35. 35. Ornament und Verbrechen 1908 Tuesday, February 23, 2010
  36. 36. Tuesday, February 23, 2010
  37. 37. “Evolution der Kultur ist gleichbedeutend mit dem entfernen des Ornamentes aus dem Gebrauchsgegenstände.” from: Adolf Loos - Ornament und Verbrechen, 1908 Tuesday, February 23, 2010
  38. 38. “Ornamentlosigkeit ist ein Zeichen geistiger Kraft. Der moderne Mensch verwendet die Ornamente früherer und fremder Kulturen nach seinem Gutdünken. Seine eigene Erfindung konzentriert er auf andere Dinge.” from: Adolf Loos - Ornament und Verbrechen, 1908 Tuesday, February 23, 2010
  39. 39. Haus Müller, Praha 1930 39 Tuesday, February 23, 2010
  40. 40. Tuesday, February 23, 2010
  41. 41. Tuesday, February 23, 2010
  42. 42. Tuesday, February 23, 2010
  43. 43. Tuesday, February 23, 2010
  44. 44. ISBN 978-3902517-62-3 44 Tuesday, February 23, 2010
  45. 45. undershirt underpants shirt pantaloon Text waistcoat jacket overcoat man resembling an onion... (seven layers of clothing on navel level) Tuesday, February 23, 2010
  46. 46. Adolf Loos - House for Josephine Baker, Paris, 1927 46 Tuesday, February 23, 2010
  47. 47. Euphoria of Scale (scale of thinking, scale of building) Tuesday, February 23, 2010
  48. 48. Le Corbusier 1887-1965 Tuesday, February 23, 2010
  49. 49. Energy is multiple, multiform. The elites, the constructive spirits are all ‘of the same nature’: constructive powers (energetic qualities) acting in various milieux, indissociable, interdependent symphonic events of human activity. In principle the city is precisely, necessarily the place of assembly, contact, competition and struggle of diverse energies. It would be dangerous and artificial to disperse them. It would be contrary to the instinctual forces of assembly that have given rise to the city…To isolate would be to enfeeble. Le Corbusier, 1930 Tuesday, February 23, 2010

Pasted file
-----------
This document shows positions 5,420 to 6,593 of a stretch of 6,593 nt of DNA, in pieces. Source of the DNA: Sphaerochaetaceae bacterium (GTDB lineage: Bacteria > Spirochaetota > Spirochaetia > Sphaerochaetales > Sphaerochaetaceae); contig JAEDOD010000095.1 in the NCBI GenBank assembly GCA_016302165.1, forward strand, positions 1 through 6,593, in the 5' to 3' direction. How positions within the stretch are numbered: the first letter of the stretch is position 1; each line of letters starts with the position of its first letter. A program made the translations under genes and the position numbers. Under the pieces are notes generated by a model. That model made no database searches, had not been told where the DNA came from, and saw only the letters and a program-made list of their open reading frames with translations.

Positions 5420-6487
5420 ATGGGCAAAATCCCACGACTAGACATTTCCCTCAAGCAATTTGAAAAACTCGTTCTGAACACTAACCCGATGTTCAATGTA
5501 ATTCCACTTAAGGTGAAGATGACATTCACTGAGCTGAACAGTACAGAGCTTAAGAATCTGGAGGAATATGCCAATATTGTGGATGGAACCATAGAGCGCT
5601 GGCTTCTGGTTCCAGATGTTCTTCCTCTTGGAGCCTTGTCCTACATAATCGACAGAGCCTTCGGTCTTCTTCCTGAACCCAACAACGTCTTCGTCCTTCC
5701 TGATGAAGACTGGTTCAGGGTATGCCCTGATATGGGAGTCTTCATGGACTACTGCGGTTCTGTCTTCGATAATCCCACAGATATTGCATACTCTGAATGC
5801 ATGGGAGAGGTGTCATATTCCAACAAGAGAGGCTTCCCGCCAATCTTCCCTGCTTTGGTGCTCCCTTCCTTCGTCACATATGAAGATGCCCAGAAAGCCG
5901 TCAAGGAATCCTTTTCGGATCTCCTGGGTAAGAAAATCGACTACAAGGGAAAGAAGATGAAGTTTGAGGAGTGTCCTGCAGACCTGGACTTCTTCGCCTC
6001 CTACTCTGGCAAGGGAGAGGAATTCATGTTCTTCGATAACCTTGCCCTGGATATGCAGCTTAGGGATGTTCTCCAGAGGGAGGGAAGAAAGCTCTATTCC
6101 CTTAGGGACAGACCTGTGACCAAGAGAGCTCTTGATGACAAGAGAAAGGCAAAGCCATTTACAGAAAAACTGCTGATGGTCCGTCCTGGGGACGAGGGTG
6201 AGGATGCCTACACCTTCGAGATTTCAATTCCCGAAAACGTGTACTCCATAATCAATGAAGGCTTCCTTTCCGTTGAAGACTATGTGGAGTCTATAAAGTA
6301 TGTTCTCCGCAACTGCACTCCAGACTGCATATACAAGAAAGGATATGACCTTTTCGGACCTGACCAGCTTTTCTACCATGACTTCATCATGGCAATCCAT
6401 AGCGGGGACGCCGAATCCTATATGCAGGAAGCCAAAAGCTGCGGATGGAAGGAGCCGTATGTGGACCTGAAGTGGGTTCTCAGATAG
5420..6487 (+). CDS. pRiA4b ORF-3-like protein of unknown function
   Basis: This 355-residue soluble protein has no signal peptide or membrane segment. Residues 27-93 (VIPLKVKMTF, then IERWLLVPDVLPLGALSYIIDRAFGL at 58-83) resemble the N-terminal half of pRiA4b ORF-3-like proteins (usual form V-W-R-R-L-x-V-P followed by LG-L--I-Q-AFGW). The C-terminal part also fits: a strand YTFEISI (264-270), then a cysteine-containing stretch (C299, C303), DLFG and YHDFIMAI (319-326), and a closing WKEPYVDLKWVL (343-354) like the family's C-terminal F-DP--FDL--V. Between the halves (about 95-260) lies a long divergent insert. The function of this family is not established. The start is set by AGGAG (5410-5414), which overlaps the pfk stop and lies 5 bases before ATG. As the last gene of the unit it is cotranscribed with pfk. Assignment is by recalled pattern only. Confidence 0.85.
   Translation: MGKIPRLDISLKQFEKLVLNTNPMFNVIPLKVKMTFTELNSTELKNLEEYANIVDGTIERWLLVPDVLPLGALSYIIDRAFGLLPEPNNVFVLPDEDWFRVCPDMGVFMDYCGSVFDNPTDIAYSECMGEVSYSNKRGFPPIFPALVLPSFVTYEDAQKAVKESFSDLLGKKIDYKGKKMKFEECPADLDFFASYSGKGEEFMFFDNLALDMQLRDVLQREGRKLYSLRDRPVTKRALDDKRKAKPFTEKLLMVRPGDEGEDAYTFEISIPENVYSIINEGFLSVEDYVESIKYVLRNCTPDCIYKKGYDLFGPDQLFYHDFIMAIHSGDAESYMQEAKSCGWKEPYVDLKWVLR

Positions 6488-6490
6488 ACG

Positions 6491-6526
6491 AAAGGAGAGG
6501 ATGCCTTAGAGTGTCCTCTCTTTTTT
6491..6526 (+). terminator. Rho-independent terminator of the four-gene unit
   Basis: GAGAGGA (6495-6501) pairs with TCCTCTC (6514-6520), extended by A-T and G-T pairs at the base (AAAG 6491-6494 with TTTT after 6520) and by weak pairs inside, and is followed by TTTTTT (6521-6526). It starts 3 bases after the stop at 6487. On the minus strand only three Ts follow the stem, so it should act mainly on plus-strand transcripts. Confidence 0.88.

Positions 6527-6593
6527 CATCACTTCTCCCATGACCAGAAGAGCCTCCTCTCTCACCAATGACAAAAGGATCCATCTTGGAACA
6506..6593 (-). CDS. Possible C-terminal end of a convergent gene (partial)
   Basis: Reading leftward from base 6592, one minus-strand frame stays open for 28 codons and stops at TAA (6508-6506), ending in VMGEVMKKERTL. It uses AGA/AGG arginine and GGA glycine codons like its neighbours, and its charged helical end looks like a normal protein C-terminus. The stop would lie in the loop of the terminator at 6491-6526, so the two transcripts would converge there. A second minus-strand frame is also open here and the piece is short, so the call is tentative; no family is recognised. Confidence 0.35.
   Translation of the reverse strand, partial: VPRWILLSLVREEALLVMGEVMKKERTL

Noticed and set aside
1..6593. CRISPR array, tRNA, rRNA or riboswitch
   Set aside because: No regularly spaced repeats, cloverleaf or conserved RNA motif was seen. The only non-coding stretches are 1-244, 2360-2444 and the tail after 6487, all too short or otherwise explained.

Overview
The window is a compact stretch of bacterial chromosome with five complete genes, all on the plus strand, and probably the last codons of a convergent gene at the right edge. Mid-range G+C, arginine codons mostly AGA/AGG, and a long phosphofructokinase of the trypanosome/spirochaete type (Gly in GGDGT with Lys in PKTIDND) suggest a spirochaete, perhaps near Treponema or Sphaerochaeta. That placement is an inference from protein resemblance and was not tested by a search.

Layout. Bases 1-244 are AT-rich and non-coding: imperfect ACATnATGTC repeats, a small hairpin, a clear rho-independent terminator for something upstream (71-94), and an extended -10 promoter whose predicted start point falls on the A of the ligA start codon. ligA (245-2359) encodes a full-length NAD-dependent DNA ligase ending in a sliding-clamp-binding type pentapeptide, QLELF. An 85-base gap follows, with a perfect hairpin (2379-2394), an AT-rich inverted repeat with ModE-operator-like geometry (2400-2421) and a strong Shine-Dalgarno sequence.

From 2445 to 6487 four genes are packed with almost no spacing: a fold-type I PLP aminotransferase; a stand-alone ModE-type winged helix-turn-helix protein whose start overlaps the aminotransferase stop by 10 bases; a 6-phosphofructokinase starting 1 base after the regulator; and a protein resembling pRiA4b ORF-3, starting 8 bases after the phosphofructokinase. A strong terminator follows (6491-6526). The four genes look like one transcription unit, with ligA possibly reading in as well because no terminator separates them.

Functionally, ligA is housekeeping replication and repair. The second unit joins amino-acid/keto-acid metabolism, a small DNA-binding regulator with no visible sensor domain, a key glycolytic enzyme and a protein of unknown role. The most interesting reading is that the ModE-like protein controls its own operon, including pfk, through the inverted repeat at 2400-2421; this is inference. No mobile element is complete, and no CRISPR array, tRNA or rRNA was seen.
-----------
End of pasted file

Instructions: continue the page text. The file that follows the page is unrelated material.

50. 50. ISBN-10: 208081611X 50 Tuesday, February 23, 2010
  51. 51. Tuesday, February 23, 2010
  52. 52. CIAM Congrès Internationaux d’Architecture Moderne Tuesday, February 23, 2010
  53. 53. Le Corbusier - ‘Plan Voisin’ for Paris, 1925 Tuesday, February 23, 2010
  54. 54. Tuesday, February 23, 2010
  55. 55. In architecture form is a noun; in industry form is a verb. Buckminster Fuller, 1928 Tuesday, February 23, 2010
  56. 56. Buckminster Fuller 1895-1983 Tuesday, February 23, 2010
  57. 57. I know that I am not a category, a hybrid specialization, I am not a thing - a noun. I seem to be a verb - an evolutionary process - an integral function of the universe, and so are you. Richard Buckminster Fuller Tuesday, February 23, 2010
  58. 58. Euphoria of Scale, Euphoria of Meta Thinking Buckminster Fuller’s Multiple Science & Design Paradigms Tuesday, February 23, 2010
  59. 59. anticipatory design science Tuesday, February 23, 2010
  60. 60. 26% of earth’s surface is dry land. 85% of all earth’s dry land is here shown. 86% of all dry land shown is above equator. The whole of the human family could stand on Bermuda. All crowded into England they would have 14sq. mtr. each. “United we stand, divided we fall” is correct mentally and spiritually but falacious physically or materially. 2,000,000,000 new homes will be required in the next 80 years. Richard Buckminster Fuller, 1928 Tuesday, February 23, 2010
  61. 61. We are concerned with mooring first class habitation to the earth’s surface. Tuesday, February 23, 2010
  62. 62. Tuesday, February 23, 2010